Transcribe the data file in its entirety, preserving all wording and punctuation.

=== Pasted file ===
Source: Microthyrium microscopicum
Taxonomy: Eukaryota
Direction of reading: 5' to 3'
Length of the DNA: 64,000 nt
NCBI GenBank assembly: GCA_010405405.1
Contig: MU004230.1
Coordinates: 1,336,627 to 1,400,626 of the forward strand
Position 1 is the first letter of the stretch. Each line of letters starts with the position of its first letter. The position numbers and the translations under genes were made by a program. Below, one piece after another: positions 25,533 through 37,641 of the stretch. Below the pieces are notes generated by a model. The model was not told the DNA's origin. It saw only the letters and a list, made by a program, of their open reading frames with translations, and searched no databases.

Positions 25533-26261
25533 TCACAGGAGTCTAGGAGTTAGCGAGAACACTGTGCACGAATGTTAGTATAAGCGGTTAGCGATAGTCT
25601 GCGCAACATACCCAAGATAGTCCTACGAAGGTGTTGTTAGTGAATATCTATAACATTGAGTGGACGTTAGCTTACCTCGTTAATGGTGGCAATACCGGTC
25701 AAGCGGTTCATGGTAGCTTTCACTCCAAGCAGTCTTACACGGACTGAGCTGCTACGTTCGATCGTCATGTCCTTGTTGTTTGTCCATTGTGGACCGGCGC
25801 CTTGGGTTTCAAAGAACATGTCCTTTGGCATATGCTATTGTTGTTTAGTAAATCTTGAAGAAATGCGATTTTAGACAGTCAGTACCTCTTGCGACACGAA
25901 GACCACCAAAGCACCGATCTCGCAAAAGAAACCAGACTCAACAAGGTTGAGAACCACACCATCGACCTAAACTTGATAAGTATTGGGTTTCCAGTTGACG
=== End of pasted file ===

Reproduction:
Source: Microthyrium microscopicum
Taxonomy: Eukaryota
Direction of reading: 5' to 3'
Length of the DNA: 64,000 nt
NCBI GenBank assembly: GCA_010405405.1
Contig: MU004230.1
Coordinates: 1,336,627 to 1,400,626 of the forward strand
Position 1 is the first letter of the stretch. Each line of letters starts with the position of its first letter. The position numbers and the translations under genes were made by a program. Below, one piece after another: positions 25,533 through 37,641 of the stretch. Below the pieces are notes generated by a model. The model was not told the DNA's origin. It saw only the letters and a list, made by a program, of their open reading frames with translations, and searched no databases.

Positions 25533-26261
25533 TCACAGGAGTCTAGGAGTTAGCGAGAACACTGTGCACGAATGTTAGTATAAGCGGTTAGCGATAGTCT
25601 GCGCAACATACCCAAGATAGTCCTACGAAGGTGTTGTTAGTGAATATCTATAACATTGAGTGGACGTTAGCTTACCTCGTTAATGGTGGCAATACCGGTC
25701 AAGCGGTTCATGGTAGCTTTCACTCCAAGCAGTCTTACACGGACTGAGCTGCTACGTTCGATCGTCATGTCCTTGTTGTTTGTCCATTGTGGACCGGCGC
25801 CTTGGGTTTCAAAGAACATGTCCTTTGGCATATGCTATTGTTGTTTAGTAAATCTTGAAGAAATGCGATTTTAGACAGTCAGTACCTCTTGCGACACGAA
25901 GACCACCAAAGCACCGATCTCGCAAAAGAAACCAGACTCAACAAGGTTGAGAACCACACCATCGACCTAAACTTGATAAGTATTGGGTTTCCAGTTGACG